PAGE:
1. Set the barbell with the desired amount of weight on a suitable floor or deadlift platform.
  2. Place your feet on the floor wider than shoulder-width apart. Make sure the center of your footrest is under the bar and points your toes out. The exact position differs per person and depends on the length of your torso, arms, and legs.
  3. Bend through your hips and grab the barbell with your arms straight down in line with your shoulders. So your hands are between your legs. You can use different types of grip techniques such as a mixed or overhand grip.
  4. Relax your shoulders and arms, look straight ahead and keep your chest straight. Be careful not to look to the side or down during the exercise. This reduces the risk of neck or back injuries.
  5. Lower your hips, inhale deeply, and press the weight up from your heels in a controlled manner.
  6. Fully extend your knees and push your hips into the bar while leaning slightly back.
  7. Then lower the weight in a controlled manner until it is on the floor.
  8. Repeat the movement until the desired number of reps of the set is achieved.


5 tips for a better technique

We cover 5 important tips that will help you master the sumo deadlift.

1. Make sure your knees don’t get in the way
This is one of the most common mistakes made by beginners. If your knees are not far enough out, you will bump into your knees with your hands.
2. Place your weight behind the barbell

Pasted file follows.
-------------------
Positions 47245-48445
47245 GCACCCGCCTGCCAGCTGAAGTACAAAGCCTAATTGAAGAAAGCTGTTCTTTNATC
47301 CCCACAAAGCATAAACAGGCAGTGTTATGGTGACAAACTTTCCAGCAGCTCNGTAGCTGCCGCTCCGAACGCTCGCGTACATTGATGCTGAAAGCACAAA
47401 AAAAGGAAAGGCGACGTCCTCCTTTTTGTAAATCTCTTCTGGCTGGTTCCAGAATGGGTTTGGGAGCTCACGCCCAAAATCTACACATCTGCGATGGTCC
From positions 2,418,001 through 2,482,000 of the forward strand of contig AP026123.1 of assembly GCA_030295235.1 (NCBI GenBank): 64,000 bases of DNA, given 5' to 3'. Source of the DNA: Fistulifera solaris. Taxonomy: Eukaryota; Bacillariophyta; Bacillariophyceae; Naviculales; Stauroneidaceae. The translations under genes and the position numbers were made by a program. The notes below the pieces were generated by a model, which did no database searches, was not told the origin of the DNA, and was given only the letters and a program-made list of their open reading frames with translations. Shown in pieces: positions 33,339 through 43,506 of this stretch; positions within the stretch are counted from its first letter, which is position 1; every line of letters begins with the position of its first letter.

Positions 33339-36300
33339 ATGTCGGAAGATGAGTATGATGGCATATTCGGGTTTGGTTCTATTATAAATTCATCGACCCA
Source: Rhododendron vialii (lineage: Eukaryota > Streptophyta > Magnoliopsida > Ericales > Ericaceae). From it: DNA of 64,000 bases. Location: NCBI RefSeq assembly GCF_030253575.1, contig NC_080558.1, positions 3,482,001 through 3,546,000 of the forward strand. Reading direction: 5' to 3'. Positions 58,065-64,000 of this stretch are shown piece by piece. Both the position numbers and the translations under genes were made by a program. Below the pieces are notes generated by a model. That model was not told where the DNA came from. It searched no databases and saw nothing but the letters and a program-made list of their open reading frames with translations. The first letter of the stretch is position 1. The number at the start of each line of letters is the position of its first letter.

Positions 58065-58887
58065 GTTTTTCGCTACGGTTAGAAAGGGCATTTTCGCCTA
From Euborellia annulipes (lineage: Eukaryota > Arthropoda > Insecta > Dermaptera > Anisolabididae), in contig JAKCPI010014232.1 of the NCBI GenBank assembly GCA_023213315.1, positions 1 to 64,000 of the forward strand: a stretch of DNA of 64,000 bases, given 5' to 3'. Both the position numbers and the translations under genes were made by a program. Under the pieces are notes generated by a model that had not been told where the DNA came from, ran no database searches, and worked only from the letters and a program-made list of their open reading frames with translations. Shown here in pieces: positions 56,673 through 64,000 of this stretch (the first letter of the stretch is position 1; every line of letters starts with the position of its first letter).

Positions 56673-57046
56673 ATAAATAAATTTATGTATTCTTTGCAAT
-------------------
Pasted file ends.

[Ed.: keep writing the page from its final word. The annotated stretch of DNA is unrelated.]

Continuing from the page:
If you are having trouble lifting the weight, try to place the weight behind the barbell.
3. Point your toes out
Make sure your toes are pointing out during the sumo deadlift, just like you would a barbell squat.
4. Don’t lean too far back
In the top position, you want to press the hips against the barbell, so that you automatically lean back slightly. Don’t overdo the movement by leaning all the way back. If you do this, your back will be in a vulnerable position and you will increase the risk of injury.
5. Choose the right grip
There are several ways in which you can place your hands on the barbell. It is generally advisable to opt for an overhand grip until you notice that your grip strength is going to fail.

Then you can opt for a mixed grip, where you place one hand overhand and the other hand underhand on the barbell - Glutes Exercises For Beginner

In addition to a mixed grip, you can also opt for the use of lifting straps. You can still use an overhand grip, but a failing grip will no longer play a factor during the deadlift.

Hip thrust

When we talk about the most effective way to train the glutes, most people immediately think of the barbell squat.

Of course, the squat is one of the best exercises when it comes to building muscle mass and strength in the entire lower body, but for training the glutes the hip thrust is the absolute number one and we’ll tell you why!

hip thrust vs. barbell squat

The hip thrust is superior to the barbell squat in every way when it comes to training the gluteus maximus (largest gluteal muscle). In the meantime, a lot of research has been done into the degree of muscle activation and muscle growth when doing specific fitness exercises.